Now, does this mean that MSFT is some big evil empire trying to monopolize and pull the wool over everyone's eyes?  No.  Companies are made up of people.  Lots of hard working people there.  MSFT has never lied about this, has always said 'supported lifetime', not merely 'lifetime', with respect to Win10 updates.  So Bott and others are doing MSFT a serious injustice.  And many will be mad at MSFT when they shouldn't be.

 

Now, maybe you or I don't like those terms, but it's MSFT's right to make them.

 

====

* Never have I attacked someone in public.  Still feel bad about it, but there was no alternative, we're too close to the launch date.  Imagine how hurt people will be to think that so long as their computer is alive -- or at least for 10 years -- they'll get Win10 updates, when Microsoft has never claimed that.  Bott did.

 

Full contextual quote of Gregg Keizer (writer of the Computerworld article), is reproduced in italics, below.  I bolded the text re OEM.

 

Microsoft noted the differences in Windows 10's update and upgrade practices in a footnote to the fact sheet's Windows 10 listing. "Updates may include new features, fixes (security and/or non-security), or a combination of both," the footnote read.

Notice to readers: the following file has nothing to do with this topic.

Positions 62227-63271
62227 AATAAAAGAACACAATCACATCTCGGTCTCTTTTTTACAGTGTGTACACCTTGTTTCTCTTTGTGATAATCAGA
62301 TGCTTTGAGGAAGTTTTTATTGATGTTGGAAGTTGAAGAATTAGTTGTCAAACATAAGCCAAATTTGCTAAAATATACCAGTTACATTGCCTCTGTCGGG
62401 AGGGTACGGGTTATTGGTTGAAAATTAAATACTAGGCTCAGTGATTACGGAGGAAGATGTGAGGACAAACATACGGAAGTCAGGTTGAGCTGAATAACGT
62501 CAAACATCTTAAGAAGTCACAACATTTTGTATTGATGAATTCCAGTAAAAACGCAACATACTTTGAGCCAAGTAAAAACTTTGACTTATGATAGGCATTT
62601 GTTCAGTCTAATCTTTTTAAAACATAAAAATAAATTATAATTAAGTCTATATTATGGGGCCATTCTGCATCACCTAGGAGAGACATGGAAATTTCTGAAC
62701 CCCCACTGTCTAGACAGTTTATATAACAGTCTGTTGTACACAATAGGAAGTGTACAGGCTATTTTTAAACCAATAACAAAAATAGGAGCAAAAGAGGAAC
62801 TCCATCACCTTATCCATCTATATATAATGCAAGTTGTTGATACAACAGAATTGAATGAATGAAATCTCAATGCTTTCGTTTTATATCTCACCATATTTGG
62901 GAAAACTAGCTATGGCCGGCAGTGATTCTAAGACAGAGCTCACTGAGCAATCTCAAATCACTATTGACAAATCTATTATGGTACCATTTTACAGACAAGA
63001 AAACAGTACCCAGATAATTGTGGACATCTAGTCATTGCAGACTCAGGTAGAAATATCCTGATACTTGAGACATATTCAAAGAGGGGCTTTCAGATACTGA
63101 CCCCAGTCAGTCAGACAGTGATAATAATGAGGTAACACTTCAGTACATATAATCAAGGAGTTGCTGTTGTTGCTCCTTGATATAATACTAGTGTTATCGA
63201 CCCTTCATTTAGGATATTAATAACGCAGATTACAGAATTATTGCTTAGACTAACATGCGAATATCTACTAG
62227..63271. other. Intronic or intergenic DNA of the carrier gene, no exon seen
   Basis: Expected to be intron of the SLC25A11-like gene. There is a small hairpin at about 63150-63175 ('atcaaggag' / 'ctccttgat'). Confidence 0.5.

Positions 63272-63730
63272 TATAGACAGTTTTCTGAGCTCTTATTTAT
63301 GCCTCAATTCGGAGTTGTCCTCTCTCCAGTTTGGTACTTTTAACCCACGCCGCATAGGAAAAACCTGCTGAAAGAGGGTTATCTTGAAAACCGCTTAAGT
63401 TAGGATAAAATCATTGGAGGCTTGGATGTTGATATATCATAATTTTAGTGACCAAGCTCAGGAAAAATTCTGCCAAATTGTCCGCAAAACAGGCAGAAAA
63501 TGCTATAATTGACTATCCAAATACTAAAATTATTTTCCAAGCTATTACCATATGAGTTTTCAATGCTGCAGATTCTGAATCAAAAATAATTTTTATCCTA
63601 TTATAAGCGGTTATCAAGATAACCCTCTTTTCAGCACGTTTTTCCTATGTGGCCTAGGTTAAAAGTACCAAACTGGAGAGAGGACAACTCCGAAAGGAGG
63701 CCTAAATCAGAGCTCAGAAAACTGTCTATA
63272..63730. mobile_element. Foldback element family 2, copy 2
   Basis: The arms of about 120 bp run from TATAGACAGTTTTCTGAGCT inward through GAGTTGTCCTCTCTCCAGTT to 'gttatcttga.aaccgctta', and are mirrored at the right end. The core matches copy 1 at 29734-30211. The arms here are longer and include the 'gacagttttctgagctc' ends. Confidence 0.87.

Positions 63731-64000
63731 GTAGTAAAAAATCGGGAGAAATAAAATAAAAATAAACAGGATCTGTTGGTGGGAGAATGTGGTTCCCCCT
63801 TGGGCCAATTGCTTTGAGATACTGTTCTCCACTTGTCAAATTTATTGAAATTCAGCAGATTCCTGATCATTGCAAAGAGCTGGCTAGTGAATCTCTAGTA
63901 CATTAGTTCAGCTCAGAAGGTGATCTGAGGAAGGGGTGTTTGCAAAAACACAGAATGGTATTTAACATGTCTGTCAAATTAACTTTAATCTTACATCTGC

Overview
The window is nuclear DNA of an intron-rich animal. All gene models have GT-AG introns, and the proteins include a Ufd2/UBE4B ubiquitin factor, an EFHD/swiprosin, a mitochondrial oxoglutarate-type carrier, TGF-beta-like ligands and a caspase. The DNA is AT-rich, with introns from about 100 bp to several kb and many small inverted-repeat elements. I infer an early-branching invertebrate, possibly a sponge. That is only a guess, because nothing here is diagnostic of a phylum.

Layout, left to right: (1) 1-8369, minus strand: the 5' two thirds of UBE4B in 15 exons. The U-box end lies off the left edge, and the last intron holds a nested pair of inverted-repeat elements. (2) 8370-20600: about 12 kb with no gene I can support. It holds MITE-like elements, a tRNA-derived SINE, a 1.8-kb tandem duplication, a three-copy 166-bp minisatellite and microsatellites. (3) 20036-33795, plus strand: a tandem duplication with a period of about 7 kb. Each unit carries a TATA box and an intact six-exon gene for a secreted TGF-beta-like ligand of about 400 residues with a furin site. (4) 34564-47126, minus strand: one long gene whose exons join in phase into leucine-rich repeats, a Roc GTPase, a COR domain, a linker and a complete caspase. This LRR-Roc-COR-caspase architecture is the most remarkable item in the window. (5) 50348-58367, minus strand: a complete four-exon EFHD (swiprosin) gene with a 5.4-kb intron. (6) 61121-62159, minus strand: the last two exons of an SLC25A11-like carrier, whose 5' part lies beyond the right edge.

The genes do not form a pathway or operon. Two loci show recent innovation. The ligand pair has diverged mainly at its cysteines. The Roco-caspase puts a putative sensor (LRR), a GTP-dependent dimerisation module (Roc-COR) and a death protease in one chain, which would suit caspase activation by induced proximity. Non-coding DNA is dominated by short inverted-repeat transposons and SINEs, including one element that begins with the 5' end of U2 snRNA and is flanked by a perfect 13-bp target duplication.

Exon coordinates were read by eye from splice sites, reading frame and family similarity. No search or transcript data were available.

The Redmond, Wash. company expanded on the support policy in that same footnote. "Updates are cumulative, with each update built upon all of the updates that preceded it. A device needs to install the latest update to remain supported," the note stated. "A device may not be able to receive updates if the device hardware is incompatible, lacking current drivers, or otherwise outside of the Original Equipment Manufacturer's ('OEM') support period."

 

The first two sentences describe what Microsoft has already disclosed, that Windows 10 users must keep the OS up to date or face a shut-off of not only feature updates and upgrades, but also security patches. The last sentence, while reasonable on its face, is new to Windows 10, particularly the tie-in with the OEMs' support.


Edited by brainout, 19 July 2015 - 11:03 AM.

(Away, Notifications Off) AUDIT PREMISES, my guidon.  -- brainout or brainouty on vimeo or Youtube, domain brainout.net